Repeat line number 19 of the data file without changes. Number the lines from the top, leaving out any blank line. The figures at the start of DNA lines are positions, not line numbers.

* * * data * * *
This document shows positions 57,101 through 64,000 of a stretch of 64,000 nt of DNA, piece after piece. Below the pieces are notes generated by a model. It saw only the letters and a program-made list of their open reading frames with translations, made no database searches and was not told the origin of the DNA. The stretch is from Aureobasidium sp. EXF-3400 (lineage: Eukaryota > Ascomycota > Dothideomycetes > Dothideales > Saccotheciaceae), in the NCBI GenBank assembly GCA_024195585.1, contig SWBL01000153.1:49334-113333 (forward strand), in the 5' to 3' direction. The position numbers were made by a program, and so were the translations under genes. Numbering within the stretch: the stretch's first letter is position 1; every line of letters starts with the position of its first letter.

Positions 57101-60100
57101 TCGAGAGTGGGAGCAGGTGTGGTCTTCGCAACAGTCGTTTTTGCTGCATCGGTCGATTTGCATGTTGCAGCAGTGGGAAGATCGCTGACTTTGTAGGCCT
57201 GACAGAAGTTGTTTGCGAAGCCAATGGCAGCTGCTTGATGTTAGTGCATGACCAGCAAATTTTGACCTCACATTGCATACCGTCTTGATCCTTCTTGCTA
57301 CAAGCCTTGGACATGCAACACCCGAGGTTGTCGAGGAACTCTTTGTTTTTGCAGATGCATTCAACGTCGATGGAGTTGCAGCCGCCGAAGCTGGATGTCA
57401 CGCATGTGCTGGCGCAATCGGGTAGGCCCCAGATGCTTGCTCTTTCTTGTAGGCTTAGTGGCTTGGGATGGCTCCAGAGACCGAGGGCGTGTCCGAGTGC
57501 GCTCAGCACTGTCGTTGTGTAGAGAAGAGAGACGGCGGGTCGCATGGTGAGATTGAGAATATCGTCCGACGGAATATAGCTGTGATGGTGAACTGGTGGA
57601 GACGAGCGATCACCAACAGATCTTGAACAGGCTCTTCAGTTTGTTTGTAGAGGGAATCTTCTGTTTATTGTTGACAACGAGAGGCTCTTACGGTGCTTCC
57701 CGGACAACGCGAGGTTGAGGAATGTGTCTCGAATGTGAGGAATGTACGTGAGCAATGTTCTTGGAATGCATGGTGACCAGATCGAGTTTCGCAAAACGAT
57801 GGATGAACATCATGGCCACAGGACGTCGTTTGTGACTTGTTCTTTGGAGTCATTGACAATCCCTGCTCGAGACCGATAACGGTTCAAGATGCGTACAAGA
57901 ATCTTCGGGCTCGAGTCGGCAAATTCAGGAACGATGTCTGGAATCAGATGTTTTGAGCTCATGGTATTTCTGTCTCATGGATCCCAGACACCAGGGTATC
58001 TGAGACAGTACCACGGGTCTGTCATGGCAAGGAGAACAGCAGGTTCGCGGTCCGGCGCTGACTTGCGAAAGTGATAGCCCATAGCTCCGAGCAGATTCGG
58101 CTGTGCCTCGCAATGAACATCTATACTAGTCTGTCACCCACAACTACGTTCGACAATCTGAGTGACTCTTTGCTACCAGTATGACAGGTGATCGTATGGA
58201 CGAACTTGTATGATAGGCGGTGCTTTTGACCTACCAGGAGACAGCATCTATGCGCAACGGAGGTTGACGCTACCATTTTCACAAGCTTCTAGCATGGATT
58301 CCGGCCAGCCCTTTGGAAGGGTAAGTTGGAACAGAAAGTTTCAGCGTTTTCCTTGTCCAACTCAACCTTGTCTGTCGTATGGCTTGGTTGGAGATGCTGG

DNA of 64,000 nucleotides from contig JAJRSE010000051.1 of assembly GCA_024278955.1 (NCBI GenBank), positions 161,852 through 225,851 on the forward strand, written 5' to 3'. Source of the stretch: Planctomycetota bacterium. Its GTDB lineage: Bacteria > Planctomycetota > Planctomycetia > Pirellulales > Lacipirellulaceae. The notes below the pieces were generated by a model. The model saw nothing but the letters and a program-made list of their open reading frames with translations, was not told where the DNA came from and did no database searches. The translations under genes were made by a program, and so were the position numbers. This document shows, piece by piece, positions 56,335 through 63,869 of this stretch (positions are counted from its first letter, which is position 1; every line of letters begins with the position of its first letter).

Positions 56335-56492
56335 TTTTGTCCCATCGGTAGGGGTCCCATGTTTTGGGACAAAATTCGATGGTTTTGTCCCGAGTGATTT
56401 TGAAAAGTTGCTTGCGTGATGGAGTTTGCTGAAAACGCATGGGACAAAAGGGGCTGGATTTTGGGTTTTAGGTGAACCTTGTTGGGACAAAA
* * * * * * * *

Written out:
56401 TGAAAAGTTGCTTGCGTGATGGAGTTTGCTGAAAACGCATGGGACAAAAGGGGCTGGATTTTGGGTTTTAGGTGAACCTTGTTGGGACAAAA